One of the challenges in setting up trial areas and external control sites is to establish an appropriate control monitoring site that has equivalent temperature profiles to use for comparisons. Because eat Ranger has such a large radius of influence our control station has to be at least 500m away from the machine. In this instance we had the control in a separate block behind a hedge so that it could not be affected. What we did not appreciate until we were checking for crop damage two weeks later was that we should have had our measuring masts spaced 50m not 40m as the machine protected crop out beyond 300m in this event.
In this particular event at round 5:30am the temperature of the nozzle output had fallen to 18 degrees and kept dropping over the next hour and a half as the gas supply ran down. On re checking when shutting down, our grower on site, Ross, noticed that one of the two isolating valves connecting the pallets had not been turned on and he had been running on one pallet only. Despite this the warm air that had been built up was able to be maintained with the reduced heat input and the crop was saved.
5.2. Wairau Valley Site – Shalev Estate
During the 2016 winter season we were able to locate a Heat Ranger machine in the frost zone in the Upper Wairau Valley inland from Blenheim where the existence of an inversion layer varies. When there is no inversion layer, the use of wind machines and helicopters becomes problematic and in this area.
The site was where a new vineyard was being established and we were able to locate the machine on the west side of the area which had been assessed by a climate expert as being a very difficult site.
We were unable to get a suitable “Control” for this site and we were reliant on the vineyard owner turning the machine on and off manually as we were unable to get reliable coverage for machine communications system, but we were able to locate the Harvest base station where we could get coverage for the temperature monitoring.
During this time we did get 2 events where we were able to demonstrate 2 or more degrees lift in temperature out to 250m.
The first event was on the 9 July 2016 when there was a late morning frost and the vineyard owner turned on the machine late at 6:50am and saw an immediate temperature lift of between 2 and 3 degrees. He turned it off an hour later and the temperature dropped back down again.
With no suitable control site the best way to demonstrate the change in temperature is to start and stop the machine during a frost event.
We repeated this on the evening of the 9th August when temperatures began to decline rapidly at 7pm and the machine was turned on 8pm and there was an increase in temperature of 2°C at 250m within 5 minutes. After half an hour the machine was turned of and the temperatures at 250m fell by 2°C within a few minutes. Shortly afterwards the wind shifted and increased and the temperatures at the site increased naturally above ‐1°C.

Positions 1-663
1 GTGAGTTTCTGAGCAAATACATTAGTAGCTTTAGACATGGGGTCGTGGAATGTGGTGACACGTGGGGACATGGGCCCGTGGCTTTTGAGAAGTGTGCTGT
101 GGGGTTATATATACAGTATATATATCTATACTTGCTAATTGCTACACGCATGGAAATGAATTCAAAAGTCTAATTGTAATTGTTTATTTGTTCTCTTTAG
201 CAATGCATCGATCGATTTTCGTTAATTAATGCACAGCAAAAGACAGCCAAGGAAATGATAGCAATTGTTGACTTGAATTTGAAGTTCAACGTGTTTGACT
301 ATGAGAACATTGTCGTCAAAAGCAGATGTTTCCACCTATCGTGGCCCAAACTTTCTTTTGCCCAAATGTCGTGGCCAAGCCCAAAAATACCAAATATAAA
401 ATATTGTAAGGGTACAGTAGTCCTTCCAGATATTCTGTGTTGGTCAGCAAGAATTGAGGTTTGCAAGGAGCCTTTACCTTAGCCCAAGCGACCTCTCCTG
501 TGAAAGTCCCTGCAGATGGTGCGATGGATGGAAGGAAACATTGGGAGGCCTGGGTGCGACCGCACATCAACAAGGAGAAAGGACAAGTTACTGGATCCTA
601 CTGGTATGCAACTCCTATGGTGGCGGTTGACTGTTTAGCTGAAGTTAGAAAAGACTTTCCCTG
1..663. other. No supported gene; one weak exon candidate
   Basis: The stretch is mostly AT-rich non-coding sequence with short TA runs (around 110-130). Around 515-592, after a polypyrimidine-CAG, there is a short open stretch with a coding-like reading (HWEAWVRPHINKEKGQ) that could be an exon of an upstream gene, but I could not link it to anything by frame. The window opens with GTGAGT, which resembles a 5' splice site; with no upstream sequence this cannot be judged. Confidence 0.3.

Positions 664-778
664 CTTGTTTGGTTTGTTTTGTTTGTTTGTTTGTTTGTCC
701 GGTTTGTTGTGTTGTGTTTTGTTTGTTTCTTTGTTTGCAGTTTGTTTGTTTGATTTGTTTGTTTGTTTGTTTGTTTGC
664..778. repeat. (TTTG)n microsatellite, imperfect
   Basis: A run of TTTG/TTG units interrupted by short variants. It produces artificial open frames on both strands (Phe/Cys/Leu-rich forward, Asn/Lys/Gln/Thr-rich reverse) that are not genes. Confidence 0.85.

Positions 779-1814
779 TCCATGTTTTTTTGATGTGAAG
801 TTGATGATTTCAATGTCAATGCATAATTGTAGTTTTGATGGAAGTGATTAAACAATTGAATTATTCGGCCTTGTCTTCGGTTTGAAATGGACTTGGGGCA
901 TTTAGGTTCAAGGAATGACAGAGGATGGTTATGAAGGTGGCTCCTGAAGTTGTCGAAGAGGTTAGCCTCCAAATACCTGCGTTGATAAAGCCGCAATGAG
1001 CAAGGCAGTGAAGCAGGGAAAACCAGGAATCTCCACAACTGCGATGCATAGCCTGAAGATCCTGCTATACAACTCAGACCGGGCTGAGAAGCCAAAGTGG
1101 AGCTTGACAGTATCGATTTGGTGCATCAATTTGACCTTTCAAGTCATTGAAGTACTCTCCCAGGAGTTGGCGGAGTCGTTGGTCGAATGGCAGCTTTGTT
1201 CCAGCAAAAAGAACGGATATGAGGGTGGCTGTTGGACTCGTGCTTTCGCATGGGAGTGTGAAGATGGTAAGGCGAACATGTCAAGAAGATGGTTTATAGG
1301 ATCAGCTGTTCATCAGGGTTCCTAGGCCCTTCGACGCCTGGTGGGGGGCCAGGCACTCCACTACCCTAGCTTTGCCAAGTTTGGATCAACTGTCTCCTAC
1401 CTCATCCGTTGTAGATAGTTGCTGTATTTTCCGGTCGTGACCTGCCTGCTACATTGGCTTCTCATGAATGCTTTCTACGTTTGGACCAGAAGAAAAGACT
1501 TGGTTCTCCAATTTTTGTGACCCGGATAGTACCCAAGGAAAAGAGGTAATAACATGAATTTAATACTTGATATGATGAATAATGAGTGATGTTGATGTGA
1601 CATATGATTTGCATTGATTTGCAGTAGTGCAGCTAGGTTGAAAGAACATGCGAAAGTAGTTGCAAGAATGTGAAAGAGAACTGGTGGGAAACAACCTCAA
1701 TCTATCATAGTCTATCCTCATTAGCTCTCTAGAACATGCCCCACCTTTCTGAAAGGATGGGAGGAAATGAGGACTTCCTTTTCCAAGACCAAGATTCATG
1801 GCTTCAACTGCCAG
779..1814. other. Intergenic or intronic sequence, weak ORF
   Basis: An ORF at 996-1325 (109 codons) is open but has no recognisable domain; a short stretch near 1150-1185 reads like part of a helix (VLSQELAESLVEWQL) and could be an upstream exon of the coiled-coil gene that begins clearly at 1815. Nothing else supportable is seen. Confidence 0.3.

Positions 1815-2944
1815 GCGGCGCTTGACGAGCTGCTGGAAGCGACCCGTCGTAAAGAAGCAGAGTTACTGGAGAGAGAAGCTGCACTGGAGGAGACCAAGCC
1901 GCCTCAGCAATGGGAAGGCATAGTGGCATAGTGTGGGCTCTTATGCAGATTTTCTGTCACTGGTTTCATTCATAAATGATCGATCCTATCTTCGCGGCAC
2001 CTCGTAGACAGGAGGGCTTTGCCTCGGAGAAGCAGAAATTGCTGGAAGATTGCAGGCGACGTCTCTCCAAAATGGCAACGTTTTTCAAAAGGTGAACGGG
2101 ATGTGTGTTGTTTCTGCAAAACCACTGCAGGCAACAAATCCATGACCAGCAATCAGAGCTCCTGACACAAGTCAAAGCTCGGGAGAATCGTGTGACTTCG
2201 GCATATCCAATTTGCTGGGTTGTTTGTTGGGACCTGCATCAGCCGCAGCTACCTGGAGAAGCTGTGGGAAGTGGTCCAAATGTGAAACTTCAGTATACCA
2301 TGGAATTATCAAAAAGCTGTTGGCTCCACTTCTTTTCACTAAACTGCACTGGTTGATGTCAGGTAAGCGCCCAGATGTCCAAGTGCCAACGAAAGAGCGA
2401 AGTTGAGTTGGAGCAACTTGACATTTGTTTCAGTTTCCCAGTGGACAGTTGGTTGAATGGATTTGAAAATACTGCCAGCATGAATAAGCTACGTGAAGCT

5.3. Forrest Estate – Mountain View Vineyard
We relocated the machine to Forrest Estate, another site in Marlborough that is in a lower risk area, where the vineyard wanted to evaluate the machine during flowering to see if raising temperatures between 8am and 11am in a cool morning would improve fruit set. As happens in these situations he did not get a cool morning during flowering to run a test.
6. Response from out trial sites
Ross Trowsdale at Fiddlers Green, believes that by having Heat Ranger on site he was able to protect his 10ha grape area and believes that he would have been severely damaged without it. At Waipara this was a normal frost season (with damage where vines were not protected). He ran the machine on through 2 serious frosts as well as testing in low temperature conditions for reliability. We are satisfied that the operational issues are working as they should and that the machine has done what we set out to do, that is to raise the temperatures by incorporating heat to “protect” his vineyard area.
We also commissioned an independent survey of 21 local vineyards in Waipara after the two November 2015 frosts of which the most severe was on the 4‐5th November where we had ‐3degrees for 7 hours, to see how other vineyards in the area had been effected.
The results of the survey are on the back page of the attached brochure but I have also included them in this summary for completeness.
- The 2 vineyards using water sprinklers lost between 0 – 5% of the crop
- The 7 vineyards using helicopters lost between 5 ‐ 30%
- The 11 using wind machines with or without extra frost pots lost between 5 – 50%
- The 2 without any protection lost between 45 – 100%
- The Heat Ranger block lost no crop
At Shalev Estate we were unable to maintain an appropriate “control” because of there was not a comparable location outside the range of the Heat Ranger Machine so we had to rely on episode testing within a frost event and this clearly showed a significant lift in temperatures out to 250m from the machine.
We currently have the machine at Forrest Estate, but there has not been a frost this spring.
We had independent noise level tests carried out on the Forrest Estate vineyard and the noise level at 300m was 45dB. The 55db level was achieved at 130m from the machine.
The Marlborough district Plan states Noise levels measured at 300 metres from the wind machine shall not exceed 55 dBA
The 30 degree heated air temp and 3 minute rotation speed works well. Doing Evaluation work in frost conditions is never easy but the results speak for themselves. The interest is certainly there as growers appreciate that there is a viable alternative out there.